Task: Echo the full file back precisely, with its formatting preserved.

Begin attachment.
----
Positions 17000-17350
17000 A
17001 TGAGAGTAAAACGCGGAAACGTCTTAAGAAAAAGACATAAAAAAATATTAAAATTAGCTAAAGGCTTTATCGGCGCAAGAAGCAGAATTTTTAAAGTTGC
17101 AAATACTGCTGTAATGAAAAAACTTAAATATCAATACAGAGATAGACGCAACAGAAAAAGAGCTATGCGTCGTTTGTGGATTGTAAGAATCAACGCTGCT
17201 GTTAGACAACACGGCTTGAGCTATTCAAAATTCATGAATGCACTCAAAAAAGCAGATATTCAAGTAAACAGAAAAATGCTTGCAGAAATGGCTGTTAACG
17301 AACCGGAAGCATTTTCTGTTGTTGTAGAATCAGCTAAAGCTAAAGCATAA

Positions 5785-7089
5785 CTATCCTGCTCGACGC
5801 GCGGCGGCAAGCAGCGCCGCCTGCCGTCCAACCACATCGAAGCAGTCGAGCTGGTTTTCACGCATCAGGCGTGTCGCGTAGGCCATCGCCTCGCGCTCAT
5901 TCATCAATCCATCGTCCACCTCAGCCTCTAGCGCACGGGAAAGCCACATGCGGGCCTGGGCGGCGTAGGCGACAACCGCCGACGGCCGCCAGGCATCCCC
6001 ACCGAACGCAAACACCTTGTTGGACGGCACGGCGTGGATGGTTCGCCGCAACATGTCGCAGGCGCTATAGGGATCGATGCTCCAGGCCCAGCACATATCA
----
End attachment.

Positions 17000-17350
17000 A
17001 TGAGAGTAAAACGCGGAAACGTCTTAAGAAAAAGACATAAAAAAATATTAAAATTAGCTAAAGGCTTTATCGGCGCAAGAAGCAGAATTTTTAAAGTTGC
17101 AAATACTGCTGTAATGAAAAAACTTAAATATCAATACAGAGATAGACGCAACAGAAAAAGAGCTATGCGTCGTTTGTGGATTGTAAGAATCAACGCTGCT
17201 GTTAGACAACACGGCTTGAGCTATTCAAAATTCATGAATGCACTCAAAAAAGCAGATATTCAAGTAAACAGAAAAATGCTTGCAGAAATGGCTGTTAACG
17301 AACCGGAAGCATTTTCTGTTGTTGTAGAATCAGCTAAAGCTAAAGCATAA

Positions 5785-7089
5785 CTATCCTGCTCGACGC
5801 GCGGCGGCAAGCAGCGCCGCCTGCCGTCCAACCACATCGAAGCAGTCGAGCTGGTTTTCACGCATCAGGCGTGTCGCGTAGGCCATCGCCTCGCGCTCAT
5901 TCATCAATCCATCGTCCACCTCAGCCTCTAGCGCACGGGAAAGCCACATGCGGGCCTGGGCGGCGTAGGCGACAACCGCCGACGGCCGCCAGGCATCCCC
6001 ACCGAACGCAAACACCTTGTTGGACGGCACGGCGTGGATGGTTCGCCGCAACATGTCGCAGGCGCTATAGGGATCGATGCTCCAGGCCCAGCACATATCA